I can’t really believe we are already in May – this year is already flying by. A few weeks ago, my friends Andrea & Lubica suggested we head to Alsace in France for a long weekend getaway to welcome May.
Even before arriving there, I knew the girls were going to love it (and I was right!). We had “perfectly” timed our trip to fall exactly at peak bloom of the amazing wisteria that the entire region is known for. However, as luck would have it, a huge cold front came over these days, dropping rain and temperatures. Well, you can never trust April.
The freeze killed our plans to have a picnic by the vineyards and be spoiled by the spring sun. Nevertheless, we anyway decided to spend some time in the region, enjoying all of the other wonderful things Alsace has to offer!
We headed to Colmar in the morning. Colmar is a remarkably well-preserved medieval city in the French frontier region of Alsace. The copy of the Statue of Liberty greets visitors to the birthplace of Auguste Bartholdi. We spent a few hours in Colmar. The cozy city has definitely retained the charm of a bygone era with its historic neighborhoods, winding pedestrian streets, and atmospheric canals. We just couldn’t resist taking too many picture of the Krutenau Quarter, also known as “Little Venice“.
After a good amount of walking, we worked up an appetite for a snack! We decided to drive, to the next village for a late lunch, to Riquewihr. After a half hour drive we reached Riquewihr and our stomachs were totally rumbling. It was the right time for lunch, so off we went to enjoy the local cuisine.
The Alsatian cuisine shows the influence of near-by Germany, as well as its French roots. The food is out of this world and distinct from other French regions. Using a great deal of pork in various forms, it’s hearty and filling. A foaming beer is just as popular as a glass of Riesling, and the specialities include not just foie Gras d’Alsace served with lentils and escargots, but juicy ham hock with steaming choucroute, pike-perch poached in riesling and spicy gingerbread. And to drink? Alsace is one of France’s great wine regions, producing mostly white wines such as Riesling. There’s lot to explore in the cuisine of Alsace, so Bon Appétit!
Over lunch, we chatted away about our plans for the afternoon and the next day’s activites. The direction was to follow the Wine Route, to another picturesque village like Eguisheim.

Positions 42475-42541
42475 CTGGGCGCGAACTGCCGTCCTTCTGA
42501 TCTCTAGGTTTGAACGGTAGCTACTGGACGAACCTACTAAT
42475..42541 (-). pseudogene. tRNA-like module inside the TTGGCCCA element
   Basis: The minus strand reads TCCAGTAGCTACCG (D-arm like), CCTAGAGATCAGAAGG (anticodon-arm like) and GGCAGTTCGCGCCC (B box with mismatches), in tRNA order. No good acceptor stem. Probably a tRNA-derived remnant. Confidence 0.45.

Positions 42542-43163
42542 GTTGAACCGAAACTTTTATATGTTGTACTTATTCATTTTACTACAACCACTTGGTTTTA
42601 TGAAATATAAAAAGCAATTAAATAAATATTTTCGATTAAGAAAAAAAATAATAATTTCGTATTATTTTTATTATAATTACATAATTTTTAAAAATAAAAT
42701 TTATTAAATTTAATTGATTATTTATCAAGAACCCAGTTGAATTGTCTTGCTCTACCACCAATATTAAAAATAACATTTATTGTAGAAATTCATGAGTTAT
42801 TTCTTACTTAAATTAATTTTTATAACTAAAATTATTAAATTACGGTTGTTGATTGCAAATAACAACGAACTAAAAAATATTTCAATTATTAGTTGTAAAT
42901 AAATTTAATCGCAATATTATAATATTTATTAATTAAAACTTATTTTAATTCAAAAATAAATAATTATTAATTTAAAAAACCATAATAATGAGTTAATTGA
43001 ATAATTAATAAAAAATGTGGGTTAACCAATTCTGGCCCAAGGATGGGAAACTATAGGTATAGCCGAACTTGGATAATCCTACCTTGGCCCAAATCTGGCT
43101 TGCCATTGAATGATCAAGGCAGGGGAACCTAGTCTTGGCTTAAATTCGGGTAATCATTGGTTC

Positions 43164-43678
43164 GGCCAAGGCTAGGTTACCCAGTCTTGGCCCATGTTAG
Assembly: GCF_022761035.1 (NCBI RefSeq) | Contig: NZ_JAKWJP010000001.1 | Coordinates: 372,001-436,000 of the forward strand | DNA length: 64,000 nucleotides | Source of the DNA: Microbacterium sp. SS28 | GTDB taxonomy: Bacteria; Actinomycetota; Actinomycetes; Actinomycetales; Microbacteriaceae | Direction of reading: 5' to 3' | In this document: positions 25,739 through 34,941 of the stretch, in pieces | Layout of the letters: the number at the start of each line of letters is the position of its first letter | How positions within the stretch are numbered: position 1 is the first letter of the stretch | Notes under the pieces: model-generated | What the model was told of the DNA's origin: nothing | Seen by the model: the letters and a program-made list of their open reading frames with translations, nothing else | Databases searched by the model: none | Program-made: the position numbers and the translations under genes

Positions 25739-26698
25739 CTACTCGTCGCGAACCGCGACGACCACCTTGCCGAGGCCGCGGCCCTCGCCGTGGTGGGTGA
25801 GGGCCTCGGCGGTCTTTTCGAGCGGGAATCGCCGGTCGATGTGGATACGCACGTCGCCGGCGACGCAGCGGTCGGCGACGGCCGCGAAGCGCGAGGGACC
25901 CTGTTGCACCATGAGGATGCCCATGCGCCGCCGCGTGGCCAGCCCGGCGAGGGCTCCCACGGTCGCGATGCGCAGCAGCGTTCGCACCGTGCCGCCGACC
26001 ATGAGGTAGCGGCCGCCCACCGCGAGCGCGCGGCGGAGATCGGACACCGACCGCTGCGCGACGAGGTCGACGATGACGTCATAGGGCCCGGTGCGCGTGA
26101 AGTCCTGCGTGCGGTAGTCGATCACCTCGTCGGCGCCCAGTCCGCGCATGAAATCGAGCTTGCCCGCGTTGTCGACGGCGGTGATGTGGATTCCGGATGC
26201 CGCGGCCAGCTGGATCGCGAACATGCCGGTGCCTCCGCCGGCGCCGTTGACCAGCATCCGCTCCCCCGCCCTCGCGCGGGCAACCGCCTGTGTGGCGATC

Eguisheim looks like it is straight out of a storybook, filled with cobblestone streets lined with brightly painted half-timbered houses that date from the 16th and 17th century. This enchanting medieval village was founded in 720 by the Count Eberhard and is nestled in a sunny valley surrounded by the green rolling foothills of the Vosges Mountains. As the French would say it’s a “Les Plus Beaux Villages.”
A few locals told us more about the historic houses in Eguisheim. Most of them feature balconies that are lovingly decorated with potted flowers. And because of its exquisite floral displays, the village has been rewarded with the “Grand Prix National du Fleurissement,” France’s most prestigious national floral award. It was so adorable, I just wanted to stay there forever.
One thing to note about, I don’t think I have ever travelled through any other part of France where visitors are given such a genuinely warm welcome, than here in Alsace.
I wore Marc Polo dark blue jeans (here) with a pale pink Pietro Filipi sweater (here) and my Max Mara creamy trench (old, but similar one here and found another here) which definitely came in handy during our trip. I wasn’t expecting it to be quite as cold as it was. Regardless, we still had the best time.
Alsace might be the most picturesque spot in France. It was pretty surreal being there after pouring over so many photos and picturing it in my mind for so long.